The second stage of balancing "R2/C2" against "R1/C1" acts to neutralize distributed impedances associated with cabling and internal equipment and circuit sources.
Still further as to overall system operation, unbalanced bridge amplifier signals are peak detected at 38, and converted to digital form in the analog-to-digital converter 39 for insertion into the microcomputer. The computer, in turn, automatically adjusts the values of "R1/C1" until the bridge is balanced as indicated by the digital value returned by the A/D converter. Then, in the second stage the adjusted value of R1/C1 is maintained and R2/C2 is adjusted to bridge balance with the final value of R2/C2 being the tissue impedance.
As shown, operation is preferably under the control of a microcomputer 33 which may have a conventional set of peripherals, such as disc drive 34, cathode ray tube display 35 ("CRT"), key board 36, and printer 37. The values of R2/C2 and R1/C1 are automatically changed to achieve the highly accurate two-stage measurement of tissue impedance. A single output frequency of oscillator 25 can be selected by inserting a proper command via keyboard 36, for example, or the computer program can specify another frequency or consecutive set of frequencies desired for impedance measurement. Also, a graphical representation of tissue impedance values measured can be displayed at the CRT 35 and printed out in desired manner at 37.
FIG. 7 is a graph showing a number of impedance traces taken of various test subjects and over an extended frequency range of test voltage. The straight line traces are measurements made of test animal tissues with inbred resistance to abnormal tissue growth not otherwise known to be diseased, and which animals had been given fourteen (14) weekly injections of physiological saline, and, therefore, are concluded to be "healthy" tissues. The dotted line traces, on the other hand show tissue impedance values obtained from test animals which had received 14 weekly injections of DMH (dimethylhydrazine) a known carcinogen, the majority of which animals develop tumors after twenty-six (26) weeks of injections. As the graph clearly shows, the capacitance of healthy tissues is substantially greater than that of tissues which will eventually develop tumors. Measurements of electrical resistance alone at the same intervals have shown no significant change.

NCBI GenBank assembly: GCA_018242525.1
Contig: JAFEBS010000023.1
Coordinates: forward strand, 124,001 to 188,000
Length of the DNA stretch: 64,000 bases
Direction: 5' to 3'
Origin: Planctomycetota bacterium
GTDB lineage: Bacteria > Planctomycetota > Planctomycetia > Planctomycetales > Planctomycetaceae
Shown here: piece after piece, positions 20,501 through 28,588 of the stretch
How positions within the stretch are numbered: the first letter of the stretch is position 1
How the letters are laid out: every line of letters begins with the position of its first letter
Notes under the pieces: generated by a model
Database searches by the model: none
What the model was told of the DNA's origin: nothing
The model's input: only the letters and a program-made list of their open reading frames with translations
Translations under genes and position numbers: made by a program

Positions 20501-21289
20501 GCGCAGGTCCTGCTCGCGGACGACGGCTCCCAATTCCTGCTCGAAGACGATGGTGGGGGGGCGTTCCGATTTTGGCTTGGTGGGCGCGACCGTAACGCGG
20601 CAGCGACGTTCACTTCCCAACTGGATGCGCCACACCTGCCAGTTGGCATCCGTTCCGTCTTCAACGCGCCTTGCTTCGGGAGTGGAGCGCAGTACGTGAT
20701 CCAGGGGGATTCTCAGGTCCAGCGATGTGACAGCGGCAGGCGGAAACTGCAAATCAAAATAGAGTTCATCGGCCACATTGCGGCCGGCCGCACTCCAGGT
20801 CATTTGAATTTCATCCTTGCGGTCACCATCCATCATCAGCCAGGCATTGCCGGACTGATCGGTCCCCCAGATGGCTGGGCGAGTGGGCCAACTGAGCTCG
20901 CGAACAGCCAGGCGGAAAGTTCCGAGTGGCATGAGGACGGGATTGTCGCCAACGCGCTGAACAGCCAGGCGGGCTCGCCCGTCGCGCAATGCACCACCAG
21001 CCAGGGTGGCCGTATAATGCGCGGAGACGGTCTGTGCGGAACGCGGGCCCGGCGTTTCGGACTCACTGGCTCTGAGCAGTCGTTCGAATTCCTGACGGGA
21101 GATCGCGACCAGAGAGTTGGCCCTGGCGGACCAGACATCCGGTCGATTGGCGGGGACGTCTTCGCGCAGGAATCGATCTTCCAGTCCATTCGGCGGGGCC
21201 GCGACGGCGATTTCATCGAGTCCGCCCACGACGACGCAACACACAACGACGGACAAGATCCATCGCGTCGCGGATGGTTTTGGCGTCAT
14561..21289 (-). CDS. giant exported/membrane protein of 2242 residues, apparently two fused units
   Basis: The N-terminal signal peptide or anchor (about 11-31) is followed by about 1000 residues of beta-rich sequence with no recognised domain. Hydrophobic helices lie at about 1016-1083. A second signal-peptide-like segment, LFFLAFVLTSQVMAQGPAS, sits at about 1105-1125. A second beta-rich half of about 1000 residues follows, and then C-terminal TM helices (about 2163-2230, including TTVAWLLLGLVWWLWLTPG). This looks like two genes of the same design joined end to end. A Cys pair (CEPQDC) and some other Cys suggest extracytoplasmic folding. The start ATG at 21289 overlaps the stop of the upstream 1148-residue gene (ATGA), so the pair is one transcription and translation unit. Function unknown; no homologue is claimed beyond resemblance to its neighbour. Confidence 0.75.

The use of DMH in laboratory animals is generally accepted as a model of large bowel cancer similar to spontaneously occuring cancer in man. See in this connection the comments of N. Thurnherr, E. E. Deschner, E H. Stonehill, M. Lipkin, in Cancer Research, Volume 33, page 940 (1973).